While Death Valley may be most famous for its extreme temperatures and its designation as the “hottest, driest, and lowest national park,” wildflowers are expected throughout in different areas of the park. You may see wildflowers resembling a “sea of gold, purple, pink, or white flowers.” Some years blossoms are fewer than others, but they are never completely absent from the park. Check the website for the most up-to-date information on the wildflower blooms as it becomes available.

Point Mugu State Park
9000 W. Pacific Coast highway, Malibu, CA 90265

Point Mugu State Park is a pretty spot to visit year-round. Located within the Santa Monica Mountains, Point Mugu State Park features five miles of ocean shoreline and incredible views. You won’t run out of things to do at this picturesque site including wildflower-blooming, hiking, and swimming.

wild red flowers in the desert

Paramount Ranch
2903 Cornell Rd., Agoura Hills, CA 91301

In the 1920s, Paramount Pictures purchased 2700 acres of the Rancho Las Virgenes to be used as a “movie ranch.” In 1980, the National Park Service revitalized a portion of the movie ranch. Today families can go exploring, hiking, and wildflower-viewing on the same land that has been used as the setting in many film and television shows, including Dr. Quinn, Medicine Woman. Kids will enjoy seeing what looks like an authentic Western Town, and families will appreciate that there are places to enjoy a nice relaxing picnic. A few trails remain closed due to the Woolsey Fire; check the website for further details. 

Eaton Canyon Natural Area and Nature Center
1750 N. Altadena Dr., Pasadena, CA 91107

At the base of the San Gabriel Mountains, you’ll find the Eaton Canyon Natural Area. Among its 190 acres, families will enjoy picnic areas, hiking trails, and wildflowers. While closer to L.A., some complain this particular area gets a bit crowded. The Nature Center also offers animal presentations, bird walks, nature walks, and more. 

Linden H. Chandler Preserve
Palos Verdes Dr. N. and Dapple Gray Lane, Rolling Hills Estates, CA 90274

The Linden H. Chandler Preserve is a part of the Palos Verdes Nature Preserve. The Chandler Preserve is described as being both family-friendly and a good spot to view wildflowers. You’ll spot a variety of native wildflowers and shrubs (including the common fiddleneck, Western tansy mustard, and longleaf bush lupine) as well as small wildlife (native birds and insects).  See if you can spot the endangered Palos Verdes blue butterfly during your exploration time.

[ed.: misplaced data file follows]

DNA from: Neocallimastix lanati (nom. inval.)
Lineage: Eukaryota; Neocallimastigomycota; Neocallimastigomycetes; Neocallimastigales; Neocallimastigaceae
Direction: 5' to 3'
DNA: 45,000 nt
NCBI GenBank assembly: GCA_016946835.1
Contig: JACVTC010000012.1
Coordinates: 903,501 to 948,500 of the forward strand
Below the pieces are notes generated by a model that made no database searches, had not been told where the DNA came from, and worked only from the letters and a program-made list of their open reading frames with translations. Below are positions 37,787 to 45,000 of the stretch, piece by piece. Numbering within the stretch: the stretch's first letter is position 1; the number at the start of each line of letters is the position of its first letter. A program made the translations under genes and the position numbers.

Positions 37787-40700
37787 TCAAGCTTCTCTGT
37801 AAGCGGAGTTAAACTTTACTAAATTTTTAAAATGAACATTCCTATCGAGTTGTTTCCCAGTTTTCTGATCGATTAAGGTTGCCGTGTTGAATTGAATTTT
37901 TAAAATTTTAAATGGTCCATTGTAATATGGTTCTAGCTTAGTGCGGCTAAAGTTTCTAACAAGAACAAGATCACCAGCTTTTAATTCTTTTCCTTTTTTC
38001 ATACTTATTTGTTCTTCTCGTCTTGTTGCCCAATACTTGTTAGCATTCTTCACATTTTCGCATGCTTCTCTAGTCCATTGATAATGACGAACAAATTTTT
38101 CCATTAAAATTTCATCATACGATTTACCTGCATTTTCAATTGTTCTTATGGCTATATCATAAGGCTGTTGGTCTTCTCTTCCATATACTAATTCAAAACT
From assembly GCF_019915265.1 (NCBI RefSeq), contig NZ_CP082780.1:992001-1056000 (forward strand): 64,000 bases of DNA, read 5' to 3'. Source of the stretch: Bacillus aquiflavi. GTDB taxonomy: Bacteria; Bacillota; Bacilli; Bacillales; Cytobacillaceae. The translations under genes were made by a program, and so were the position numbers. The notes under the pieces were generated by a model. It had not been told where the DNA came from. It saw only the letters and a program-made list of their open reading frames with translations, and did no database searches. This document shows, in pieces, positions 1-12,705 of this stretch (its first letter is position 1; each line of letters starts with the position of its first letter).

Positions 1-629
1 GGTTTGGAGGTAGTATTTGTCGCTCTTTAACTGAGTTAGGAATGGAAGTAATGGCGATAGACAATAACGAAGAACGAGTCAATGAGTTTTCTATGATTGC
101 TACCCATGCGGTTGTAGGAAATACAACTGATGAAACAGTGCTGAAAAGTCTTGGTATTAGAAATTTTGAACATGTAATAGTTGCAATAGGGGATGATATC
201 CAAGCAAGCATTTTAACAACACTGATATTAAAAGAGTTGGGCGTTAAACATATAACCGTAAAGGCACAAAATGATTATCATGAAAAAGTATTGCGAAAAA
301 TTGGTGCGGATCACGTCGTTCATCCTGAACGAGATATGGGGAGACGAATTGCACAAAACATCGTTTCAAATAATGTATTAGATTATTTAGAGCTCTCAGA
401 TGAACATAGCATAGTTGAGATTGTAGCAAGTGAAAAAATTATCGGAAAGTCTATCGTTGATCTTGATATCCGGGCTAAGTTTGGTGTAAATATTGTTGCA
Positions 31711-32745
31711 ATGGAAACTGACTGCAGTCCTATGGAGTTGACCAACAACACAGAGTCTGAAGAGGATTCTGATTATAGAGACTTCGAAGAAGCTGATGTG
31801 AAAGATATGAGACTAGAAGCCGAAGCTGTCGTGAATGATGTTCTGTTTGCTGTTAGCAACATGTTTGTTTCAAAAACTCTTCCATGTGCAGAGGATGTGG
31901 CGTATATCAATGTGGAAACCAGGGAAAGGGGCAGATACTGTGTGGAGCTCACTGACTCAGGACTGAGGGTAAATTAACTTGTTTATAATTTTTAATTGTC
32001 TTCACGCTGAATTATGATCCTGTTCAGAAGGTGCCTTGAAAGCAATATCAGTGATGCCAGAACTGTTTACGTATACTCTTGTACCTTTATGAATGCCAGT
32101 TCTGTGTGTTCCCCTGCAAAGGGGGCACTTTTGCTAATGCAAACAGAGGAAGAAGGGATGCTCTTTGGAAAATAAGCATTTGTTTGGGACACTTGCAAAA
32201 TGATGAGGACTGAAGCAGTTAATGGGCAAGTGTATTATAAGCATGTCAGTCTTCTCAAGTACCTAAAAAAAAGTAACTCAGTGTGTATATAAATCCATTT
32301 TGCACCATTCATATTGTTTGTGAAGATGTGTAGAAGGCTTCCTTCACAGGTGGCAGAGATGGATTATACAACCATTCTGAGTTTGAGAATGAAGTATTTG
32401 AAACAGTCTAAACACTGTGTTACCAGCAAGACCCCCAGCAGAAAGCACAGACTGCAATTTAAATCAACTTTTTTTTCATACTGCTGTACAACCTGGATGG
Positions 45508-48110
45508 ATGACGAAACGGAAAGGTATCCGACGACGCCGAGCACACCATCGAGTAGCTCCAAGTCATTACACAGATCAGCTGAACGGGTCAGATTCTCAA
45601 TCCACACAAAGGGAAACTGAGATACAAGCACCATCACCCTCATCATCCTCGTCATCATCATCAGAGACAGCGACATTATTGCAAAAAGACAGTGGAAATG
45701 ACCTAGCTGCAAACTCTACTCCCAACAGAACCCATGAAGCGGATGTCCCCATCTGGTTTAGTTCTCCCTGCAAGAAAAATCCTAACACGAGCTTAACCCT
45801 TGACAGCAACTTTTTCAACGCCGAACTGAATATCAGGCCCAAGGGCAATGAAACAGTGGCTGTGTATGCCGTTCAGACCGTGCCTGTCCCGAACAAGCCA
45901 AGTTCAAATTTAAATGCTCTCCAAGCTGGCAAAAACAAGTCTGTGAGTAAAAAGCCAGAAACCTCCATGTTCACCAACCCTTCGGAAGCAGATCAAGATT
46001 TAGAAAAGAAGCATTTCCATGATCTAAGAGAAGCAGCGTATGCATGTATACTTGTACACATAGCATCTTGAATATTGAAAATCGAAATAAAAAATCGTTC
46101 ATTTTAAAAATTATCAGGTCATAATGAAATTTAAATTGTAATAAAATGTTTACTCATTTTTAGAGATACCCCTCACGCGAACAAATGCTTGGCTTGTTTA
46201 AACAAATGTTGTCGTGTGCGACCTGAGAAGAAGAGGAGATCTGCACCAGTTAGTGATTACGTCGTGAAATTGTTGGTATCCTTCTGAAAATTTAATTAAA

Malibu Bluffs Open Space
24250 Pacific Coast Highway, Malibu, CA 90265

There are 84-acres within Malibu Bluffs Open Space. Families will enjoy majestic ocean views, several trails, wildlife viewing, and spring wildflowers in bloom. In addition, Malibu Bluffs Open Space is adjacent to Malibu Bluffs Park which features baseball diamonds, restrooms, and a children’s play structure.

Wild Flower Hill
Theodore Payne Foundation for Wild Flowers and Native Plants
10459 Tuxford St., Sun Valley, CA 91352

The Theodore Payne Foundation site includes a retail nursery, demonstration garden, picnic area, seed and book store, and Wild Flower Hill. Wildflower Hill is a 3/4-mile-trail that is ideal for leisurely strolls, birdwatching, wildlife spotting, and flower viewing. If you spot something that you can’t identify, be sure to take a photo and then ask one of the nursery sales associates for help in identifying it. (You can also check their hotline for information on the best spots to view wildflowers around southern California.)

where to see wildflowers in southern California

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Disclaimer: MomsLA has made every effort to confirm the information in this article; however, things can often change. Therefore, MomsLA makes no representations or warranties about the accuracy of the information published here. MomsLA strongly urges you to confirm any event details, like date, time, location, and admission, with the third party hosting the event. You assume the sole risk of relying on any of the information in our list. MomsLA is in no way responsible for any injuries or damages you sustain while attending any third party event posted on our website. Please read our Terms of Use which you have agreed to based on your continued use of this website. Some events have paid to be listed on MomsLA.